Being chief cook and presenter of meals, I wield a lot of power in the home. I influence the quality, the taste and the size of meal portions. Simply by initiating conversations about food, I can bring a pleasant anticipatory mood to an otherwise dull day in Lockdownville. Sometimes I express a whimsical mood in creative cooking with disastrous results, for which I am usually forgiven, these being rare occasions.
Sometimes power faces a bulwark, as parents find with children who have food allergies or who are chronic fussy eaters, perhaps due to disability. To sustain their health you take the advice of professionals employed within systems of support, dieticians, speech therapists, psychologists, and doctors. You may also rely on implementation of dietary programs by childcare educators, babysitters and others in the community that surrounds the child. Some may fail in their responsibility. Ultimately, it’s down to you, but that doesn’t rule out all your nurturing achievements.
On Saturday 26th of September, Jenny Mikakos , Minister for Health and the Coordination of Health and Human Services: COVID-19, resigned for her department’s failure to contain Covid-19 in hotel quarantine. She said she didn’t believe her actions were responsible for Victoria’s second wave of infection. However, what she has been held responsible for is her department's inaction.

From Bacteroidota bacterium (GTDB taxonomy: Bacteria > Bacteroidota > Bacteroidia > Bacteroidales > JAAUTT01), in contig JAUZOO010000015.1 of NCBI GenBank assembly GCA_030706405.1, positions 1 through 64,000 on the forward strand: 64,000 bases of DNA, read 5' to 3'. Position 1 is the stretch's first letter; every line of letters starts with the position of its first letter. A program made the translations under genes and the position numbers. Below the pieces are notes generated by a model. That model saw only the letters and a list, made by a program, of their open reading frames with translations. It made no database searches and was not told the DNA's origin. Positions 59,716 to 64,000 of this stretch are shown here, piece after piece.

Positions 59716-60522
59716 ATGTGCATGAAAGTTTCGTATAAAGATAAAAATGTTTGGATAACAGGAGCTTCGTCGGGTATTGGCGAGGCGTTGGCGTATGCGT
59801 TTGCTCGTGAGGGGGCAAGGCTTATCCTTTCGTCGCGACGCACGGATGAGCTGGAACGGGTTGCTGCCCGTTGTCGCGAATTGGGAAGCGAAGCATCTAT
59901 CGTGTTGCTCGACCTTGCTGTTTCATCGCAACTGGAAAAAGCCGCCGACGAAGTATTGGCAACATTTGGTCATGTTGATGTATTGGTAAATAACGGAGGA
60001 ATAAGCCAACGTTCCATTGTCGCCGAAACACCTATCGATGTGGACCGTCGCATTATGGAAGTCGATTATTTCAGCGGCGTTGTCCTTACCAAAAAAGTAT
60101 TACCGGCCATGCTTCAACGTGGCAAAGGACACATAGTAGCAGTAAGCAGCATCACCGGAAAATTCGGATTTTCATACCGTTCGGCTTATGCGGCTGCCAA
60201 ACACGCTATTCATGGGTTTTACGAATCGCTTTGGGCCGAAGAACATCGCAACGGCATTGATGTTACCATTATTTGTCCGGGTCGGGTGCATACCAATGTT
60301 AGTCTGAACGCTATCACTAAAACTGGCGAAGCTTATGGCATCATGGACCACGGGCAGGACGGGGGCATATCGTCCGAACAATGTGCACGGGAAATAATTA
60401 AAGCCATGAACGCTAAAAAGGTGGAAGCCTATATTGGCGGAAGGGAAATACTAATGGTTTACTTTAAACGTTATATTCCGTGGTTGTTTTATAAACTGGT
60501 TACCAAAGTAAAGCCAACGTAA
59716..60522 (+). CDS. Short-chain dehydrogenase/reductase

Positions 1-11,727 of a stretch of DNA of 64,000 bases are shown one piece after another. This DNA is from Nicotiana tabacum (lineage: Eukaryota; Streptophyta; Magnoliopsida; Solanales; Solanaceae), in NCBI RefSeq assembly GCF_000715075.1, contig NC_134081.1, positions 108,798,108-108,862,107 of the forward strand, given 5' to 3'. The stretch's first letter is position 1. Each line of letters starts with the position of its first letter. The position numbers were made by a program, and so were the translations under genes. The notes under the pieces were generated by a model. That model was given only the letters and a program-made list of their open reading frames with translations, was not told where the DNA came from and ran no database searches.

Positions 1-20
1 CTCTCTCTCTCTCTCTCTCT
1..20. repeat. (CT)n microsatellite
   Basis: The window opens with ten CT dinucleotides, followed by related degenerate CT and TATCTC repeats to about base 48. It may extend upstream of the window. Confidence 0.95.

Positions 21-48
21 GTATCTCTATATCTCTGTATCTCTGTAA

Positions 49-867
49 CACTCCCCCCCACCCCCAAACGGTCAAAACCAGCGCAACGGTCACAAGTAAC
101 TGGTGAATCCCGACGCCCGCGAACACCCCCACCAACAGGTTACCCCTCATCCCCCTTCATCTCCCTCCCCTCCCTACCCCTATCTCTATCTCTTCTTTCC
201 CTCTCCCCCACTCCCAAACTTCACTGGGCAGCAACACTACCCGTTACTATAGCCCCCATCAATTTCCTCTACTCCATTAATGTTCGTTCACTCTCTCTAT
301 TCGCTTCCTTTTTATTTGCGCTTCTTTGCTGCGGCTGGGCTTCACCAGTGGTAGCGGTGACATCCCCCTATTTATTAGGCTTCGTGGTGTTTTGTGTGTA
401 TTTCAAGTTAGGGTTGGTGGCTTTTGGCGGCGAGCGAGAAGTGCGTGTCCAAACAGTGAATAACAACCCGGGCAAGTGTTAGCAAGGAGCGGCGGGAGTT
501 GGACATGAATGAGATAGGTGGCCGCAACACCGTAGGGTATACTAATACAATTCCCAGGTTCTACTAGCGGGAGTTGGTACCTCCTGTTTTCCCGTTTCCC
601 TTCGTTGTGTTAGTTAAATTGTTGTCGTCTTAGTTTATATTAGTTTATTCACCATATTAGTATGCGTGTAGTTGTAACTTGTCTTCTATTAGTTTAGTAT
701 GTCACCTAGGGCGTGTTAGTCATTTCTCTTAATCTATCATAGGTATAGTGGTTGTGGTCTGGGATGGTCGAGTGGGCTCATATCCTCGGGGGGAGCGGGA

Her resignation as Minister for Health should not take away from her being remembered for her work as Minister for Early Childhood Education, where she presided over a doubling in early childhood education and parenting investment, significant expansions of the Maternal and Child Health services and Supported Playgroups and set the groundwork for Labor’s commitment to implement universal three-year-old kindergarten from 2019. Parents have a lot to thank her for.
Any of us who have tasted power must sometimes admit to failure. It’s tough, but it’s only part of our story.